Jeremy Corbyn - 'I want a close relationship' with the EU
The Labour leader was Andrew Marr's chief guest of the day. Marr began by asking for Corbyn's personal stance on Brexit, something which has proved highly elusive since the referendum result in 2016. Corbyn happily gave the Labour party's position, but once again refused to be drawn on the issue:
AM: Do you want this country to leave the EU or not?
JC: We're going to put that choice to the British people, and they will make that decision... I want a close relationship with the EU in the future.
'You don't know' who I'm going to negotiate with
If Labour wins the upcoming election, the party plans on re-negotiating a Brexit deal with the EU. Marr challenged Corbyn on the likelihood of getting a good deal while so many of his top team are vocal supporters of remaining inside the EU:
AM: It's not a very strong army at your back, is it?
JC: You don't know who I'm going to take with me into those negotiations... There would obviously be a team of people who would be involved in this. They would be representative of all parts of the UK, and areas that have different views.
'There will be a great deal of movement' after Brexit
At the 2017 election, Labour's manifesto stated that 'free movement of people will end' when the UK leaves the EU. Corbyn was considerably less strident about this proposition today, stressing both the importance of migration and the issue of family reunion:
AM: Will free movement end when we leave the EU?
JC: There will be a great deal of movement.
AM: A great deal of movement- so free movement will not end?
JC: ...You'll have to wait until Thursday.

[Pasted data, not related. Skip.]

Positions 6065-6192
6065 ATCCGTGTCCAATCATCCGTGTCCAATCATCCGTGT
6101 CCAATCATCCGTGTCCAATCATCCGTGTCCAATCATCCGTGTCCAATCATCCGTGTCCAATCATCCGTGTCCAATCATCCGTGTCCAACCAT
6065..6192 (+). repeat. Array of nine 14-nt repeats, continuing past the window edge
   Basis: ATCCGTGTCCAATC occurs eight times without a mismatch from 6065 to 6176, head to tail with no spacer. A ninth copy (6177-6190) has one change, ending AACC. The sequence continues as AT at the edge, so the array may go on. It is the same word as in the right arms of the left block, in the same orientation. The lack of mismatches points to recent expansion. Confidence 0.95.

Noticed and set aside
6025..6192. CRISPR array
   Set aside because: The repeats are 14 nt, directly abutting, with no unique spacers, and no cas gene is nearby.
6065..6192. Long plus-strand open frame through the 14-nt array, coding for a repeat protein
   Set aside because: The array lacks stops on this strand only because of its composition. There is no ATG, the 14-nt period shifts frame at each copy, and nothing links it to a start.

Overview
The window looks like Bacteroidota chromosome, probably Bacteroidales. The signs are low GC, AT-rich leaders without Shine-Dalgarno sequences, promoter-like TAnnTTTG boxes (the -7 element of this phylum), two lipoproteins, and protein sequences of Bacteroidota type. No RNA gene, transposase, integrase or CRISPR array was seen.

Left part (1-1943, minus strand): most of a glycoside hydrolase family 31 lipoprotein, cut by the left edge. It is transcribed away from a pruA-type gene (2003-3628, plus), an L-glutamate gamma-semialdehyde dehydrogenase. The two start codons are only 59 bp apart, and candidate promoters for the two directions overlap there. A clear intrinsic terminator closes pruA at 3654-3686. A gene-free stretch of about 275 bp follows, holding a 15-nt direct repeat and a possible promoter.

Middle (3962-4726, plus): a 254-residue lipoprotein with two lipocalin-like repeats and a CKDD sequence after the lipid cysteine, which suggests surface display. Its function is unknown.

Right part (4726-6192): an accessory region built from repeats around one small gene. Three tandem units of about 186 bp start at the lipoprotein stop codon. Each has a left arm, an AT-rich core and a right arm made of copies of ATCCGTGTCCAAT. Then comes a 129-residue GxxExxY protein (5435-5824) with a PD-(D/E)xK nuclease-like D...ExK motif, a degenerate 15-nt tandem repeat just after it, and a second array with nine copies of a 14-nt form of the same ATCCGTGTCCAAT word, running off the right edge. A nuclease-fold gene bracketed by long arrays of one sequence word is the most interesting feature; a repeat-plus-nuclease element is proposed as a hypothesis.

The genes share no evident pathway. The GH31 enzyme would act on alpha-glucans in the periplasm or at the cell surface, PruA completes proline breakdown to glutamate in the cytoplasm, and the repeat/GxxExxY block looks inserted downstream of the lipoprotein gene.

Trident may be up for negotiation
Corbyn signalled that Labour could meet one of the SNP's stated aims — the scrapping of the Trident nuclear weapons system — if there was a hung Parliament. Stopping short of agreeing with the SNP position, Corbyn suggested that it could be a bargaining chip for a post-election deal:
JC: I think the SNP would actually agree with me... that the priority has to be giving realism to the nuclear non-proliferation treaty [of 1970]...
AM: So the Trident boats stay?
JC: Well they would be part, obviously... if you're into nuclear non-proliferation discussions then clearly every country's nuclear weapons go into that equation.
'Not sure' Nato is most successful military alliance
Last week, General Sir Nick Carter dubbed Nato the 'longest and most successful alliance in military history'. Corbyn, a known-Nato sceptic, did not appear to agree, but implied from his response that he had no plans to withdraw from it:
JC: I'm not sure I'd define it as that. I would define it as a product of an attempt to bring people together during and after the Second World War... Our voice will be in Nato there to try and reduce tensions between countries.
Dominic Raab - No 'arbitrary target' for immigration
Marr also interviewed the Foreign Secretary and quizzed him on the Conservatives' plan for immigration outside the EU. The Prime Minister and Home Secretary have given the impression that they will seek to reduce overall immigration, which is currently estimated at around 226,000 new arrivals a year. Raab refused to guarantee a net reduction, suggesting the levels could fluctuate as required:
DR: We're not going to fix on an arbitrary target... What we'll do is make sure that the government and Parliament has got control over immigration... We can make sure that by exercising a points based system, we've got control year by year.
We will seek to repatriate orphans to the UK
A leaked report from the National Security Council has suggested that several cabinet ministers, including the Home Secretary, have raised objections to the return of British-born children who were taken by their parents to Syria to join IS. Raab downplayed the leak and insisted that the government fully intended to repatriate the children where possible:
DR: Where you've got orphaned children, or unaccompanied minors without their parents - and there's no security threat - of course we will seek to repatriate them to this country.